Arbre Components

Arbre allows the creation of shareable and extendable HTML components and is used throughout Active Admin to create view components.

Text Node

Sometimes it makes sense to insert something into a registered resource like a non-breaking space or some text. The text_node method can be used to insert these elements into the page inside of other Arbre components or resource controller functions.

ActiveAdmin.register Post do
  show do
    panel "Post Details" do
      attributes_table_for post do
        row :id
        row 'Tags' do
          post.tags.each do |tag|
            a tag, href: admin_post_path(q: {tagged_with_contains: tag})          
            text_node "&nbsp".html_safe
          end
        end
      end
    end
  end
end

Panels

A panel is a component that takes up all available horizontal space and takes a title and a hash of attributes as arguments. If a sidebar is present, a panel will take up the remaining space.

This will create two stacked panels:

show do
  panel "Post Details" do
    render partial: "details", locals: {post: post}
  end

  panel "Post Tags" do
    render partial: "tags",    locals: {post: post}
  end
end

Columns

The Columns component allows you draw content into scalable columns. All you need to do is define the number of columns and the component will take care of the rest.

Simple Columns

To create simple columnns, use the columns method. Within the block, call the #column method to create a new column.

columns do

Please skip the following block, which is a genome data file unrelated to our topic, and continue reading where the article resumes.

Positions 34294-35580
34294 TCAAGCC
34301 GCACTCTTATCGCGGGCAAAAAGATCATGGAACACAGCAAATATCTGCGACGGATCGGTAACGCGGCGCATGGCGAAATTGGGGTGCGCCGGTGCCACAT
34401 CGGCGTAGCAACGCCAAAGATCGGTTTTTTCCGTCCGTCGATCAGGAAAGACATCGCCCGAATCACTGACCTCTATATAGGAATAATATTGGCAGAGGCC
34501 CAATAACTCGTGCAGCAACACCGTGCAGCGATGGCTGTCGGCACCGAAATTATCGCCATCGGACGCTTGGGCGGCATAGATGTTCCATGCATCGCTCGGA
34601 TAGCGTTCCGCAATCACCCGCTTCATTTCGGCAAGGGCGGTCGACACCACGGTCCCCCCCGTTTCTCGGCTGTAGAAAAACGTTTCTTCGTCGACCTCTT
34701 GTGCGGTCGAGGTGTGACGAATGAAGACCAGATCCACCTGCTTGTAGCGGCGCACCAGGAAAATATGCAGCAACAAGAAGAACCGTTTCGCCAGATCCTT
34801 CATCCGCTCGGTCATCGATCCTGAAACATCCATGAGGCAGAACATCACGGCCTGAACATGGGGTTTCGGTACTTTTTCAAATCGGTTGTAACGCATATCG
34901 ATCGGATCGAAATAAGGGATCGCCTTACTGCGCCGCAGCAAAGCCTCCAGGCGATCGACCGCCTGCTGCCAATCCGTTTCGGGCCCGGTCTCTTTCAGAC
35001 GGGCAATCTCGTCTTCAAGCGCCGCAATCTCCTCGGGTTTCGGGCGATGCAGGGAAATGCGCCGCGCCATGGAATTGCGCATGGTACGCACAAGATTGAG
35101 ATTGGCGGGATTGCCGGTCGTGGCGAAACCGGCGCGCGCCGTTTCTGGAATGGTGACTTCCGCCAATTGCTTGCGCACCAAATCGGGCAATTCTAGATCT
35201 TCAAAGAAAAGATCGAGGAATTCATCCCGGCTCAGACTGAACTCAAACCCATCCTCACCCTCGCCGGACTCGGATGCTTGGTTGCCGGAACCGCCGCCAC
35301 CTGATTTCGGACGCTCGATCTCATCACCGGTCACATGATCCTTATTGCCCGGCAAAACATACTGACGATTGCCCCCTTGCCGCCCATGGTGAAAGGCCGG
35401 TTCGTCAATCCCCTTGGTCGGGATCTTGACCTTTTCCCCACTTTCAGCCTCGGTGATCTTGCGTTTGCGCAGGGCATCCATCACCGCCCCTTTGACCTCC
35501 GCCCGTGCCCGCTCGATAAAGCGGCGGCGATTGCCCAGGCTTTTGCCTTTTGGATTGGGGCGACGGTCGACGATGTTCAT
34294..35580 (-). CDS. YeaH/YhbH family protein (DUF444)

column do
    span "Column #1"
  end

  column do
    span "Column #2"
  end
end

Spanning Multiple Columns

To create columns that have multiple spans, pass the :span option to the column method.

columns do
  column span: 2 do
    span "Column # 1"
  end
  column do
    span "Column # 2"
  end
end

By default, each column spans 1 column. The above layout would have 2 columns, the first being twice as large as the second.

Custom Column Widths

Active Admin uses a fluid width layout, causing column width to be defined using percentages. Due to using this style of layout, columns can shrink or expand past points that may not be desirable. To overcome this issue, columns provide :max_width and :min_width options.

columns do
  column max_width: "200px", min_width: "100px" do
    span "Column # 1"
  end
  column do
    span "Column # 2"
  end
end

In the above example, the first column will not grow larger than 200px and will not shrink less than 100px.

Table For

Table For provides the ability to create tables like those present in index_as_table. It takes a collection and a hash of options and then uses column to build the fields to show with the table.

table_for order.payments do
  column(:payment_type) { |payment| payment.payment_type.titleize }
  column "Received On",     :created_at
  column "Details & Notes", :payment_details
  column "Amount",          :amount_in_dollars
end

the column method can take a title as its first argument and data (:your_method) as its second (or first if no title provided). Column also takes a block.

Status tag

Status tags provide convenient syntactic sugar for styling items that have status. A common example of where the status tag could be useful is for orders that are complete or in progress. status_tag takes a status, like "In Progress", a type, which defaults to nil, and a hash of options. The status_tag will generate html markup that Active Admin css uses in styling.

status_tag 'In Progress'
# => <span class='status_tag in_progress'>In Progress</span>

status_tag 'active', :ok
# => <span class='status_tag active ok'>Active</span>

status_tag 'active', :ok, class: 'important', id: 'status_123', label: 'on'
# => <span class='status_tag active ok important' id='status_123'>on</span>
Copyright 2011 Greg Bell and VersaPay